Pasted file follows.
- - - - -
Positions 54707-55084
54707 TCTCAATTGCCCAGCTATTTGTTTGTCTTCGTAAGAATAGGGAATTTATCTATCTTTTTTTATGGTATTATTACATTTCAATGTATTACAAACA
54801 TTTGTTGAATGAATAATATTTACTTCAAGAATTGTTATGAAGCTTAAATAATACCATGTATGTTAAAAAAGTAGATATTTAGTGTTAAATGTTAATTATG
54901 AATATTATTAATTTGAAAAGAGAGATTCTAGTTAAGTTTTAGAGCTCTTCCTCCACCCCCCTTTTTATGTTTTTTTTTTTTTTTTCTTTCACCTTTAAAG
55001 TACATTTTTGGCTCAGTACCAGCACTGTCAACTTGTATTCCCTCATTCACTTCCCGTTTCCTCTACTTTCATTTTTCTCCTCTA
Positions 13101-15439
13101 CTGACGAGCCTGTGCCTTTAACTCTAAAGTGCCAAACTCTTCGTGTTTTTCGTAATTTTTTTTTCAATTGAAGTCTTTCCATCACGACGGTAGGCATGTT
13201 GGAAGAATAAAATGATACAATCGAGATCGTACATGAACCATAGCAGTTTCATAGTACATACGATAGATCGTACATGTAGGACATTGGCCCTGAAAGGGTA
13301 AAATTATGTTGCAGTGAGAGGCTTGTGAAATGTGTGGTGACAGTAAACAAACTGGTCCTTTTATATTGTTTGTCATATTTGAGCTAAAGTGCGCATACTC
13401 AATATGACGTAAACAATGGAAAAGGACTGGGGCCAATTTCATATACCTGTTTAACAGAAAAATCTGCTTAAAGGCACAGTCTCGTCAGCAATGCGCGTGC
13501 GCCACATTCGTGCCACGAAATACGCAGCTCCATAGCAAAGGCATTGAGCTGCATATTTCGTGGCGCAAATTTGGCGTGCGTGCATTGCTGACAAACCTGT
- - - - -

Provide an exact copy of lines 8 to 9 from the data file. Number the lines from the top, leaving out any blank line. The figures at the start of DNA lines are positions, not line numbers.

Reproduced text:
13201 GGAAGAATAAAATGATACAATCGAGATCGTACATGAACCATAGCAGTTTCATAGTACATACGATAGATCGTACATGTAGGACATTGGCCCTGAAAGGGTA
13301 AAATTATGTTGCAGTGAGAGGCTTGTGAAATGTGTGGTGACAGTAAACAAACTGGTCCTTTTATATTGTTTGTCATATTTGAGCTAAAGTGCGCATACTC